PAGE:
Ambassadors of Reconciliation (May 2010)
01 May 2010

The Arizona – Mexico border. (Robert Dolan, S.J. for Jesuit Refugee Service/USA)
Last November a group of JRS directors met in Sri Lanka, a country that has suffered from a long and bloody civil war, to reflect on how reconciliation is part of the ministry of Jesuit Refugee Service. We began by recounting personal experiences of the need and longing for reconciliation from our ministry with refugees or forced migrants.
Reflections for prayer
By Fr. Ken Gavin, S.J.
National Director, Jesuit Refugee Service/USA

Last November a group of JRS directors met in Sri Lanka, a country that has suffered from a long and bloody civil war, to reflect on how reconciliation is part of the ministry of Jesuit Refugee Service. We began by recounting personal experiences of the need and longing for reconciliation from our ministry with refugees or forced migrants.

I recalled that in early 2007, while I was visiting the Arizona–Mexico border, a young 22 year-old Mexican, named Francisco Javier Dominguez Rivera, was shot and killed by a U.S. border patrol agent. Shortly before the shooting, Francisco had crossed the border into Arizona from Mexico with two brothers and a young sister-in-law. As a youngster in Mexico, his family had lived in a one-room wooden shack that had begun to collapse by the time he was a teenager. He had left Mexico for the U.S. when he was 17, determined to earn enough money to build his family. Little by little over the next five years he had succeeded in saving enough to build the beginnings of a new home for his family in Cuautla, Mexico. When he returned to Mexico in 2006, he stayed two months before returning to the U.S. so that he could make enough money to finish the kitchen.

Little is known about the actual facts of the killing. None of the four Mexicans were armed but, for one reason or another, the agent felt threatened by the group of young migrants. We will probably never know what exactly happened, but we can surmise that Francisco and his brothers were deeply frightened by the agent who symbolized the destruction of their hopes and dreams. No doubt, the agent felt himself threatened by these young migrants who might be criminals, drug smugglers or even terrorists. I imagine that what happened on the border that day in January 2007 was simply the result of a destructive barrier of misunderstanding, discrimination and fear. Both the young Mexicans and the agent became victims of a broken system. Two days after the killing, I celebrated Mass in a detention center north of Tucson. In the rear of the room, I was introduced to Francisco’s two brothers, lost and brokenhearted as they quietly wept for their brother.

In the confusion and the sadness of this experience I felt myself called more than ever before to see and love the world as Jesus did and to share his ministry of reconciliation. Jesus’ invitation to reconciliation knew no boundaries. He dealt with the powerful, challenging them to a change of heart. He showed special love for the poor. He constantly proclaimed the kingdom of God that became for him a vision for a world in which all relationships are reconciled in God.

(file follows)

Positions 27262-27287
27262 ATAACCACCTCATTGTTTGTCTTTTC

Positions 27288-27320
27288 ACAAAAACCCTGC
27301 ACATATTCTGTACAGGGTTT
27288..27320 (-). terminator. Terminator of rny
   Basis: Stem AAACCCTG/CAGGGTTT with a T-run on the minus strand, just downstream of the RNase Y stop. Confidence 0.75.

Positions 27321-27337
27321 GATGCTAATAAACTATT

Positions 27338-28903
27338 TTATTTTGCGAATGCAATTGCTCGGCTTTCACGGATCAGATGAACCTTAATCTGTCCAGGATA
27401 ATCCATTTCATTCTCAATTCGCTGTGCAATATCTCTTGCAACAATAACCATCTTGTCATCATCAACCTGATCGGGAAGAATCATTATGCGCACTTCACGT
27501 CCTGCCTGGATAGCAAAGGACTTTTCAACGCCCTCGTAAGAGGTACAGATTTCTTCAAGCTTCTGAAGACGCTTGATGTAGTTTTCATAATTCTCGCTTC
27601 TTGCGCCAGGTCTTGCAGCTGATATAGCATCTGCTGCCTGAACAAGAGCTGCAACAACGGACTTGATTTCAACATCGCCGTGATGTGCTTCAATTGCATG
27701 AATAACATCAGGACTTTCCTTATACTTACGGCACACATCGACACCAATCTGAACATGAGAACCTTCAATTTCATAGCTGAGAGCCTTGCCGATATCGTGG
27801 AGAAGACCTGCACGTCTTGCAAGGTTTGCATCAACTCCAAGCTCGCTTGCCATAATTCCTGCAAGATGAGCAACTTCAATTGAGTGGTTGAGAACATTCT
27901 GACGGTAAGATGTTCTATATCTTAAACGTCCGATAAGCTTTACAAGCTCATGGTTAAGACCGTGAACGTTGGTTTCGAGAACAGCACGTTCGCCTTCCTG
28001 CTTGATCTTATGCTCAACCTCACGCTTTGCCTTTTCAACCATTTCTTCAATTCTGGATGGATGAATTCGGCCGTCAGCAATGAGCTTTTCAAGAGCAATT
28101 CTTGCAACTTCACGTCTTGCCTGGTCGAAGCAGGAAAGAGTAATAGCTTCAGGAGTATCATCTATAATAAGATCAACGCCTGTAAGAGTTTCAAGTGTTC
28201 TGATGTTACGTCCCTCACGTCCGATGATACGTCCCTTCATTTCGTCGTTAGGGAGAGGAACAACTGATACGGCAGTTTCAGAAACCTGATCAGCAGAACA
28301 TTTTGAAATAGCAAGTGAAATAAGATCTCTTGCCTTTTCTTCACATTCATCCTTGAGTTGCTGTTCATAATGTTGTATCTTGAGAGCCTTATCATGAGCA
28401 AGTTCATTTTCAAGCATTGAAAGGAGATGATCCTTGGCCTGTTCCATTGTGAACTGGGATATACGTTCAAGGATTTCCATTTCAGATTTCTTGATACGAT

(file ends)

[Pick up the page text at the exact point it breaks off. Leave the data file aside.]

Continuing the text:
As I recall the events surrounding Francisco Javier Dominguez’ death at the border, I remember the words of Pope John Paul II as he spoke of the longing for reconciliation in all our lives:

“Some consider reconciliation as an impossible dream which ideally might become the lever for a true transformation of society. For others it is to be gained by arduous efforts and therefore a goal to be reached through serious reflection and action. Whatever the case, the longing for sincere and consistent reconciliation is without a shadow of doubt a fundamental driving force in our society, reflecting an irrepressible desire for peace. And it is as strongly so as the factors of division, even though this is a paradox. But reconciliation cannot be less profound than the division itself. The longing for reconciliation and reconciliation itself will be complete and effective only to the extent that they reach-in order to heal it-that original wound which is the root of all other wounds: namely sin.”



Scripture for reading
2 Corinthians 5: 14-20

For the love of Christ impels us, once we have come to the conviction that one died for all; therefore, all have died.

He indeed died for all, so that those who live might no longer live for themselves but for him

who for their sake died and was raised.

Consequently, from now on we regard no one according to the flesh; even if we once knew Christ according to the flesh, yet now we know him so no longer.

So whoever is in Christ is a new creation: the old things have passed away; behold, new things have come.

And all this is from God, who has reconciled us to himself through Christ and given us the ministry of reconciliation,

namely, God was reconciling the world to himself in Christ, not counting their trespasses against them and entrusting to us the message of reconciliation.

So we are ambassadors for Christ, as if God were appealing through us. We implore you on behalf of Christ, be reconciled to God.